The product is capable of producing at least watts of heat per square foot of heating area at a temperature of about 135F.; it has a temperature coefficient of electrical resistance of 0.5 X 10 per F.; and its flexibility and layer-to-layer adhesion are good.
About 24 hours after the product is completed, it has a specific resistivity. of 1.25 ohm-cm, After the product is stored for 18 months at 76F. and 50% relative humidity, it has -a specific resistivity of 1.18 ohm-cm. (slightly lower than 18 months earlier).
EXAMPLE 4 A laminated structure useful as an electric heating element is prepared by l making a conductive fluoroelastomer composition by thoroughly mixing the following in a ballmill: 126 parts of the vinylidene fluoride copolymer described in Example 1, 44 parts of acetylene black, 19 parts of magnesium oxide, 238 parts of acetone, 476 parts of butylacetate, 48 parts of butylalcohol, 121 parts of methylethylketone and parts of methylisobutylketone; (2) making a copolyester adhesive composition by mixing 20 parts of a linear copolyester resin with 80 parts of a solvent for the resin composed of 50% toluene and 50% dioxane, said resin having been prepared in the manner described in U.S. Pat. No. 2,892,747, Example 1, by melt polymerizing a mixture of bis( ethylene glycol)esters of four acids in which the terephthalic acid content is 40 mol percent, the isophthalic acid content is 40 mol percent, the adipic acid content is 10 mol percent and the sebacic acid content is 10 mol percent;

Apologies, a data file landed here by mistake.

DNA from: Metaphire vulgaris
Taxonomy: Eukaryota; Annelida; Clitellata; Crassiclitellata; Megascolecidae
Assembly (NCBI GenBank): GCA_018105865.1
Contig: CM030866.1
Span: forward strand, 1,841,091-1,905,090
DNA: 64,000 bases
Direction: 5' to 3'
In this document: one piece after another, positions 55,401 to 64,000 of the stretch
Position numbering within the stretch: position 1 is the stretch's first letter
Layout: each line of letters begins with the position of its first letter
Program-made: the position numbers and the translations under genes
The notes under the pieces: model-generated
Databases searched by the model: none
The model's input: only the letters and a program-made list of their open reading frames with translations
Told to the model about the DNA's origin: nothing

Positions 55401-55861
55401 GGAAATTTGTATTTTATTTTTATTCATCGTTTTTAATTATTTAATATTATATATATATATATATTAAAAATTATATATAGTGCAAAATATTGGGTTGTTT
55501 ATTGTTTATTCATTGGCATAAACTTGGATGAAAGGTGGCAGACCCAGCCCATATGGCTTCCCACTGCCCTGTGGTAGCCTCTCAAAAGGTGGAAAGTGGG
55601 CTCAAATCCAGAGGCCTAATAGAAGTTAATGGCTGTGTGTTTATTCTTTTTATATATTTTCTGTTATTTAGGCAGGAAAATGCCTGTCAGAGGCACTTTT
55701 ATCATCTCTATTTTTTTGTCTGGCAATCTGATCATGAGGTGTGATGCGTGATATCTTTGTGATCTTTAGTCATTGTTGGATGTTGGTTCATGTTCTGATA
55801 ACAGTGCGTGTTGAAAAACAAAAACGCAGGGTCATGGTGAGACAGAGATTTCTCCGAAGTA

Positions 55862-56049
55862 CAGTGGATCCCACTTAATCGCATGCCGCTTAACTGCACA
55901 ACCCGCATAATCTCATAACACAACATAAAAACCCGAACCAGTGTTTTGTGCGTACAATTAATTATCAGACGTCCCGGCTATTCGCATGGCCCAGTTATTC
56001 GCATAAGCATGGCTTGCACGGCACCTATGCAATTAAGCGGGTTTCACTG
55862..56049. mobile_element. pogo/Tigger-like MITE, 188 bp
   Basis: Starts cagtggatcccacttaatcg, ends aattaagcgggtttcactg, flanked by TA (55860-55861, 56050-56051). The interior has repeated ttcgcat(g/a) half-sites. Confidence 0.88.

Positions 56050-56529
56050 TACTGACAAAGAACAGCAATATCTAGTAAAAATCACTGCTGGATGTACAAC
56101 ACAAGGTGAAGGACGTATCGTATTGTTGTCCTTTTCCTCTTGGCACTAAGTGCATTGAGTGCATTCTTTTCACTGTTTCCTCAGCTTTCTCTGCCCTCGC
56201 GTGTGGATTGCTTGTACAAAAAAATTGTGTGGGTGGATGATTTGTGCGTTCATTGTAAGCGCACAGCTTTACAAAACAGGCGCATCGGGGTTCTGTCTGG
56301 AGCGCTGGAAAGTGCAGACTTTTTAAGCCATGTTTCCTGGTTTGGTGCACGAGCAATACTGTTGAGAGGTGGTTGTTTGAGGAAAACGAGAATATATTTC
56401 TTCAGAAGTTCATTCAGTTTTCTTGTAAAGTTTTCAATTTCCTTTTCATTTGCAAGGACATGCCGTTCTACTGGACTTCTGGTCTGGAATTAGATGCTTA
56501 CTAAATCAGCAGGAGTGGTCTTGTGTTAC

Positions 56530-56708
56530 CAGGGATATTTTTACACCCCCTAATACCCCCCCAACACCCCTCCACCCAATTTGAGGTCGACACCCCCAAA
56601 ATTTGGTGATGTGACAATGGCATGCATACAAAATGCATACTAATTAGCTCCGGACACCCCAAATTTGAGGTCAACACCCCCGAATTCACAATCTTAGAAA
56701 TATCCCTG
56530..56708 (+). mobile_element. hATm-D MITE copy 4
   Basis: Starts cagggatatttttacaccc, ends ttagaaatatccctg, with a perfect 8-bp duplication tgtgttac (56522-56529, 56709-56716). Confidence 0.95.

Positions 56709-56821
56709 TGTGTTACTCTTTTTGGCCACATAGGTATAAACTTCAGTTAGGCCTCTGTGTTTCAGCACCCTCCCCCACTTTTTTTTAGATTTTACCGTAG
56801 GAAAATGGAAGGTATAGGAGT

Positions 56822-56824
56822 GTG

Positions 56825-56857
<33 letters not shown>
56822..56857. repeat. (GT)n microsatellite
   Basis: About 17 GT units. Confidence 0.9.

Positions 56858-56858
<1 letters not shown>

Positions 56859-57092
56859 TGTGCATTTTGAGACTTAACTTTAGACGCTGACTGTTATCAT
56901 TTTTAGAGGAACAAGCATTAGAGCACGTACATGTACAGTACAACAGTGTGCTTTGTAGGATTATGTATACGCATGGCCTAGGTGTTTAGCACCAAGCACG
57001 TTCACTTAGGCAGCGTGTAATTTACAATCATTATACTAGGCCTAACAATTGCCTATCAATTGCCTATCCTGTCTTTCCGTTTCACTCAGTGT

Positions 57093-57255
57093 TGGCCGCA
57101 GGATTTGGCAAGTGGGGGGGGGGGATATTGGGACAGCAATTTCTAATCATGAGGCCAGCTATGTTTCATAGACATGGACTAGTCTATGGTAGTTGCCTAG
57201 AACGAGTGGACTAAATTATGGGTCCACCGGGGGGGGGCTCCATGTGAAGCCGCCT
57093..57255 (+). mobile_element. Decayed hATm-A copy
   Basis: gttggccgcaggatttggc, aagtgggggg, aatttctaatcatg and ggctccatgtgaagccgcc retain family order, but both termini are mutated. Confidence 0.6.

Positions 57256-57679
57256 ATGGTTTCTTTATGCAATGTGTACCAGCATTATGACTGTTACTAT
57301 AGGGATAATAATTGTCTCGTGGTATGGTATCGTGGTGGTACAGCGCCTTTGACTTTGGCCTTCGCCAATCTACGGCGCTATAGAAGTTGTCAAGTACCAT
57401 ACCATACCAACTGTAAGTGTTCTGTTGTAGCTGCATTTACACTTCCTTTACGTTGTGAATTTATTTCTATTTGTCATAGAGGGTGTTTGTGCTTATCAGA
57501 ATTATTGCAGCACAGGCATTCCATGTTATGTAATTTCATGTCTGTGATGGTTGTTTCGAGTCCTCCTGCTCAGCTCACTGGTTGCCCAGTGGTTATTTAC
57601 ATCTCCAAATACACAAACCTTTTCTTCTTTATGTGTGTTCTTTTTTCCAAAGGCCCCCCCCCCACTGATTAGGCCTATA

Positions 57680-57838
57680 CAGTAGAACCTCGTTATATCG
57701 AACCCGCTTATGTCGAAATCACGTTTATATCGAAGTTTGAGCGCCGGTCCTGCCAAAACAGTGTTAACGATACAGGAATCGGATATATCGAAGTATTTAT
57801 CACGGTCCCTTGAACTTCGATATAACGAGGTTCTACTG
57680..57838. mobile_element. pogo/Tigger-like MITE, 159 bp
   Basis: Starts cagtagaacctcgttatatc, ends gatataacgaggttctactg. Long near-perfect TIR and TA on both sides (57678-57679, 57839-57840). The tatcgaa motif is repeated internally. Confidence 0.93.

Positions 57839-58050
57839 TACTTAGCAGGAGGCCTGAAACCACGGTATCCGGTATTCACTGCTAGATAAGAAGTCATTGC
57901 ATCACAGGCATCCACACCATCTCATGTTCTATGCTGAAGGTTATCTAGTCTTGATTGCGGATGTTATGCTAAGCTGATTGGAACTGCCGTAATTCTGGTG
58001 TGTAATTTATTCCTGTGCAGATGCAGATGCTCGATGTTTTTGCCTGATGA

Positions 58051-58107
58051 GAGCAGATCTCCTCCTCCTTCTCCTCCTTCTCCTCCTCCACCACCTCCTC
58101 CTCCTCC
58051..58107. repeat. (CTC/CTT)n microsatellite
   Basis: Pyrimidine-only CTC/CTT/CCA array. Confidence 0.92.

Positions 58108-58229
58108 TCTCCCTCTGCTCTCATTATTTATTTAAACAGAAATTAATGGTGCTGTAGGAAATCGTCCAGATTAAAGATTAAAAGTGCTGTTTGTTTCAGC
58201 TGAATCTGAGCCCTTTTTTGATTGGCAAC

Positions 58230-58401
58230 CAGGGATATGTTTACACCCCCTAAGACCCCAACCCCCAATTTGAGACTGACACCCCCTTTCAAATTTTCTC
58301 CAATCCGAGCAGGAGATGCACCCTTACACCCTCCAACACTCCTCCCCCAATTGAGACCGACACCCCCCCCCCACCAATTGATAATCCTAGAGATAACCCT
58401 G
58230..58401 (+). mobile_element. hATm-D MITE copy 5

(3) making a conductive polyester adhesive composition by thoroughly mixing the following in a ballmill: ml. of an adhesive composition made inthe manner described in Step (2), 6 grams of acetylene black, and 50 ml. of tetrahydrofuran;